February 2, 2011: Ohio Man Pleads Guilty to Mail and Wire Fraud
Food and Drug Administration
Office of Criminal Investigations
U.S. Department of Justice Press Release
For Immediate Release
February 2, 2011
United States Attorney
Office of Public Affairs
WASHINGTON - Gregory Pfizenmayer of Foley, Ala., has pleaded guilty before Senior U.S. District Court Judge Herman J. Weber in Cincinnati to one count of conspiracy to commit mailand wire fraud in connection with a drug diversion scheme in which he was involved, the Justice Department announced today.
The government information alleged that a co-conspirator supplied Pfizenmayer with prescription drugs, including, among others, Lupron, Procrit and Neulasta. Pfizenmayer subsequently sold these drugs to licensed drug wholesalers. Governing regulations require sales of prescription drugs to be accompanied by certifications identifying each prior sale or purchase of the drugs. The certifications accompanying the drugs that Pfizenmayer sold falsely stated that they had been obtained from dealers authorized by the relevant drug manufacturer.
In reality, according to the information, the drugs were not obtained from authorized dealers, nor were they obtained from the companies listed as sources in the documents accompanying the drugs. In fact, many of the prescription drugs sold by Pfizenmayer were obtained by physicians who, as health care entities, receive discounts when purchasing prescription drugs.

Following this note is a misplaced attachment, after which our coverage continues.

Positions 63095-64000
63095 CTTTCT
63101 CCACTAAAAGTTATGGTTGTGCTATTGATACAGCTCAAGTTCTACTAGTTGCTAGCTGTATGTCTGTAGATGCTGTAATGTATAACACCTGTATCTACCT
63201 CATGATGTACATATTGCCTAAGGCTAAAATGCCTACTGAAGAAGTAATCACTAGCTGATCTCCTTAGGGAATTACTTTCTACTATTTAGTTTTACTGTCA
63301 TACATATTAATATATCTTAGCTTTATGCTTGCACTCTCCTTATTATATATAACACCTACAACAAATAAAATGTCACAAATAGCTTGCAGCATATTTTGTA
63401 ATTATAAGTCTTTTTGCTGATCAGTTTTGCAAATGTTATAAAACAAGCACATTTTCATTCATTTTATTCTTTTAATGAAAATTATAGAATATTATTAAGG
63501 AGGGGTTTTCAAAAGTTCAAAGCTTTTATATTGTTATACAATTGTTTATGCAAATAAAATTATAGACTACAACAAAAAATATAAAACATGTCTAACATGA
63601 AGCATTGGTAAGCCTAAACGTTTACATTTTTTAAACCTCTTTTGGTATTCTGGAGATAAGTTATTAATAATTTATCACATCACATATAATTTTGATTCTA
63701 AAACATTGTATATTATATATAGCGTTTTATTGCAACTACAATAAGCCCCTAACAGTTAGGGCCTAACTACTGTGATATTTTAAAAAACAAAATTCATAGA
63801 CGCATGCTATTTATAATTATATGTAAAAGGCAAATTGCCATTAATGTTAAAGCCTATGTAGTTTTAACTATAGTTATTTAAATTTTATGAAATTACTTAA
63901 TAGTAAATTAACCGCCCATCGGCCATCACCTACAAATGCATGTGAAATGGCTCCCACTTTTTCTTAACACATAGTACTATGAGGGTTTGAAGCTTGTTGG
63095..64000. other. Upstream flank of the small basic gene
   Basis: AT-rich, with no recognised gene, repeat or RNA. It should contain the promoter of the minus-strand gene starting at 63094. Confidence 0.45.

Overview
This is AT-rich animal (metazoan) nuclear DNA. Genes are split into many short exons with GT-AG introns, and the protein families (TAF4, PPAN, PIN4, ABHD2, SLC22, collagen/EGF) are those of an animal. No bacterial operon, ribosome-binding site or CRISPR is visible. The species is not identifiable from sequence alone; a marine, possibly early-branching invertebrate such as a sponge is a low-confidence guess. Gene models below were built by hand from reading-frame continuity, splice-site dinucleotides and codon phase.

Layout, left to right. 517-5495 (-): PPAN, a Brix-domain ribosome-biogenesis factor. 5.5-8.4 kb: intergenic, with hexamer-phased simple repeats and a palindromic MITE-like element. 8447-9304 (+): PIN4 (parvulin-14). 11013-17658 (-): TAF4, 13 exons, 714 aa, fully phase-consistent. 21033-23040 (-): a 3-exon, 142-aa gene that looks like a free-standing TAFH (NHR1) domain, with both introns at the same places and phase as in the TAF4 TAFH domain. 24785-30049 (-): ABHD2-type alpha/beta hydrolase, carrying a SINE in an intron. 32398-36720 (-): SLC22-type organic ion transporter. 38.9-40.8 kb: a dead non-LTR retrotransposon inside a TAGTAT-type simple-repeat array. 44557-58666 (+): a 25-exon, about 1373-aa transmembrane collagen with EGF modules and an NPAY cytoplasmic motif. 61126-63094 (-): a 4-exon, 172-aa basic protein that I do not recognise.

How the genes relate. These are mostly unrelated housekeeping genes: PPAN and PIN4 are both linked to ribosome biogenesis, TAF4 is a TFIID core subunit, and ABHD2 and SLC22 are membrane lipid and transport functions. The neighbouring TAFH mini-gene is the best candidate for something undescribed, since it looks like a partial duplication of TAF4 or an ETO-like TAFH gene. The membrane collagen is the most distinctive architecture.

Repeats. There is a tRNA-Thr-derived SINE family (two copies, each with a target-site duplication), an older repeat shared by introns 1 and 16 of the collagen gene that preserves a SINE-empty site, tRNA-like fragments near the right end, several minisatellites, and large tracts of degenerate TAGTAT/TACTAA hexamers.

Pfizenmayer received compensation for the prescription drugs through wire transfers, and in turn paid his co-conspirators certain percentages of the revenue through wire transfers. All told, Pfizenmayer sold approximately $2.7 million in prescription drugs through this scheme.
"Diversion of prescription drugs threatens the safety and quality of these drugs, and this prosecution demonstrates our commitment to address drug diversion and the dangers it presents," said Tony West, Assistant Attorney General for the Justice Department’s Civil Division. "We will continue our efforts to ensure the integrity of the legitimate drug supply chain, one which makes prescription drugs in the United States the safest in the world."
"The ability to track powerful pharmaceuticals in our health care system is a linchpin of consumer safety," U.S. Attorney Carter M. Stewart said. "We will prosecute those who willfully jeopardize that system."
The case is being prosecuted by Assistant U.S. Attorney Anne Porter of the Southern District of Ohio and Trial Attorney Mark Josephs of the Justice Department’s Office of Consumer Litigation. The investigation was conducted by the Food and Drug Administration, Office of Criminal Investigations, and the U.S. Postal Inspection Service.